“We use a water truck to prevent dust, as well as all the trucks are covered with tarps, so that keeps the materials contained,” he said. “To move the chat, you have to figure there’s 700,000 tons and each truck carries about 16 tons.”
The project is near rural residences and includes sampling, testing, and remediation of yards, if necessary.
“The primary expected use of these properties that we’re cleaning up is going to be pasture land,” Paden said.
Environmental and Economic Impact
The project not only affects environmental factors but also affects the local economy by providing jobs.
“We do expect a lot of local workers there including equipment operators, managers, mechanics, environmental specialists, surveyors, truck drivers, flagmen and other safety personnel,” Paden said.
According to the Quapaw Tribe’s figures, there are about 60 jobs directly related to Tar Creek cleanup activities. About half of those jobs are filled by Quapaw Tribe members.
“All of the grant money is spent locally, so it has a direct and ‘ripple effect’ impact on the Tri-State Region’s economy. Over the past few years, the Tribe contracted with about 20 truck drivers, but we have purchased those drivers’ trucks and hired the drivers full-time — that is included in the 60,” Quapaw Tribe spokesman Sean Harrison said.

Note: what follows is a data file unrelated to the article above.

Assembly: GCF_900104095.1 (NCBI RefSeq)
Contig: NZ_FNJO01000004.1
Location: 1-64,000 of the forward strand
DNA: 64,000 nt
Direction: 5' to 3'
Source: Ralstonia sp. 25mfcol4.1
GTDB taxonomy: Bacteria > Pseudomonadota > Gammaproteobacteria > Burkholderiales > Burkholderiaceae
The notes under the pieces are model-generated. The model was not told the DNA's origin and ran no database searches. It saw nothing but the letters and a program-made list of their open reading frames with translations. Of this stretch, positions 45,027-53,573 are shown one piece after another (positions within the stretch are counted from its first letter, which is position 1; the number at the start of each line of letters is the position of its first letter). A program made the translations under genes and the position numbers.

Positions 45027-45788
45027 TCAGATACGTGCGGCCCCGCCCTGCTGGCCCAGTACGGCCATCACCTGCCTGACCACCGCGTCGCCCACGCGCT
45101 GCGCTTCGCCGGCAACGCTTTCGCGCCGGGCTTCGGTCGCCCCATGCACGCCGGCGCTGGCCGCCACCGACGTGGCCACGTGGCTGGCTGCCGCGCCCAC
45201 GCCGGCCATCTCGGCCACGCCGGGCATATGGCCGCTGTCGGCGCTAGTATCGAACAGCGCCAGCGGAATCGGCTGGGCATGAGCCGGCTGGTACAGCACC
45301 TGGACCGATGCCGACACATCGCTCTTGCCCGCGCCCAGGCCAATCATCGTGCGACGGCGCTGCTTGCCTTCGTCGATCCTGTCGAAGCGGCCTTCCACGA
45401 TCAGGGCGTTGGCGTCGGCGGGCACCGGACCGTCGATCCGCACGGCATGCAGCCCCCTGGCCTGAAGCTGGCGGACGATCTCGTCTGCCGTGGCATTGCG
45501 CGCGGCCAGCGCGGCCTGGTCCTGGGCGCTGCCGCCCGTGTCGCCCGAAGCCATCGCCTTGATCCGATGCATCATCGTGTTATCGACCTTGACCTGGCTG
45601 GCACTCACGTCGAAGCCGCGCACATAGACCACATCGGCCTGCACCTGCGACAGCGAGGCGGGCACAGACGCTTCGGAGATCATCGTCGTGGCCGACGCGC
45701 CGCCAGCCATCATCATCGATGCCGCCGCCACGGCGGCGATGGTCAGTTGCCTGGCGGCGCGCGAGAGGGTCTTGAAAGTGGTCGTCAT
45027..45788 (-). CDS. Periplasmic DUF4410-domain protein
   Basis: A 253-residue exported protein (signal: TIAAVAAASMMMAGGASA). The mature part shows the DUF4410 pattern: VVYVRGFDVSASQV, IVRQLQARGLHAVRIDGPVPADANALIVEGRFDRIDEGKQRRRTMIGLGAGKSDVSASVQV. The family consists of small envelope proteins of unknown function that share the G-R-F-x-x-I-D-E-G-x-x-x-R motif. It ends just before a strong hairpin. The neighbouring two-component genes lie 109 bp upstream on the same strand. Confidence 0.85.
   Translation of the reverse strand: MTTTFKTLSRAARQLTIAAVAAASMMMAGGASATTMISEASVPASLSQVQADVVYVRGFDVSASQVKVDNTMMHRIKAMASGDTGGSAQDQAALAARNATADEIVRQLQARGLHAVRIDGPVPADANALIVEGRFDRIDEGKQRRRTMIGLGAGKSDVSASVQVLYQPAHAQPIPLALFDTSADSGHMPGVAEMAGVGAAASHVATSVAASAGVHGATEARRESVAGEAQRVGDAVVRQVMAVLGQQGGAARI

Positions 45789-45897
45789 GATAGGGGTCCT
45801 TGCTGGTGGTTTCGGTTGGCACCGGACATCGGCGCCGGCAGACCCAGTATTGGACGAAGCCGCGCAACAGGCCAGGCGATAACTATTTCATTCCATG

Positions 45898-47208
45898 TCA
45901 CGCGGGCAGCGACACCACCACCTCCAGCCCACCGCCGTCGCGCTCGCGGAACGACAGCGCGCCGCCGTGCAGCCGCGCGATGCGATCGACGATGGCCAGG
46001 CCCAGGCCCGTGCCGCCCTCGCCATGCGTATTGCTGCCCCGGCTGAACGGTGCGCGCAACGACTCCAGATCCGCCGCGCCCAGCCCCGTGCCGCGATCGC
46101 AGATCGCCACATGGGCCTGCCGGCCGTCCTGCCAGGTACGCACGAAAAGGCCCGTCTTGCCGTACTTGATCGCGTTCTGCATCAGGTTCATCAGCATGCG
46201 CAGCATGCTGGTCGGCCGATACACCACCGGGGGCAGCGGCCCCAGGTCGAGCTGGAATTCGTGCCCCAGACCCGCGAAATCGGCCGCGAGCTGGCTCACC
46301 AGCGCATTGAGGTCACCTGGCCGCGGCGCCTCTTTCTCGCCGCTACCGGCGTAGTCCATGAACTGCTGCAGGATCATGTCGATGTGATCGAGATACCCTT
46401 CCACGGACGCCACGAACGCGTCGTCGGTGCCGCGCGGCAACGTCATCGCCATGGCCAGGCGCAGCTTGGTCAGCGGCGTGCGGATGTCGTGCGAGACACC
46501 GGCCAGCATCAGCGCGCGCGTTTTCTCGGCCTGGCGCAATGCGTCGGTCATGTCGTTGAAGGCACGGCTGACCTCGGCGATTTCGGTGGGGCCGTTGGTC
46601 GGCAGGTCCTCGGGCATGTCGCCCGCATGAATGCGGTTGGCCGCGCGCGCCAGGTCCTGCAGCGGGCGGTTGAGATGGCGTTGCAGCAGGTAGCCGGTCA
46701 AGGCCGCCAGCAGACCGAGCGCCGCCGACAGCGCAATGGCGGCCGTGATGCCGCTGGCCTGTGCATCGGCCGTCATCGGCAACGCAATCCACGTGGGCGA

The Quapaw Tribe completed a similar cleanup of the Catholic 40 Project under a first-ever, tribal-lead cooperative agreement with the EPA.
“Before the State of Oklahoma partnered with the Quapaw Tribe, the Quapaw Tribe had already done the Catholic 40 Project for the EPA. So, the Quapaw Tribe developed their capabilities, both construction capabilities, and environmental capabilities, as part of that job,” Paden said. “They previously had EPA grants, care, quality and monitoring grants, and so forth, but that’s how they got their start in the environmental field. They ended up cleaning up that property because it was a culturally sensitive property, they were and good fit for that. The quality of their work was good enough, and their local community involvement was good enough, that the State of Oklahoma entered into an inter-government agreement with the Quapaw Tribe to work on other parts of the Tar Creek Superfund.”